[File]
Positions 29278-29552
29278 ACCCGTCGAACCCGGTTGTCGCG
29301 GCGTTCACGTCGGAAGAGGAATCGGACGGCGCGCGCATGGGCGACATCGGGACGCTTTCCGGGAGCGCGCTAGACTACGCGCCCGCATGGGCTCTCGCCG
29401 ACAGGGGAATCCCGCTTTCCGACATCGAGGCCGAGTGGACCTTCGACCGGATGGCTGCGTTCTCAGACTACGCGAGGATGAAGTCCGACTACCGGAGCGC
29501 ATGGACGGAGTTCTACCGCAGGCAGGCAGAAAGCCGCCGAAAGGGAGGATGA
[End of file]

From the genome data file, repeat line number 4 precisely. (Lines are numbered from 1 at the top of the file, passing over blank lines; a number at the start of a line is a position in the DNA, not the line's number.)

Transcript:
29401 ACAGGGGAATCCCGCTTTCCGACATCGAGGCCGAGTGGACCTTCGACCGGATGGCTGCGTTCTCAGACTACGCGAGGATGAAGTCCGACTACCGGAGCGC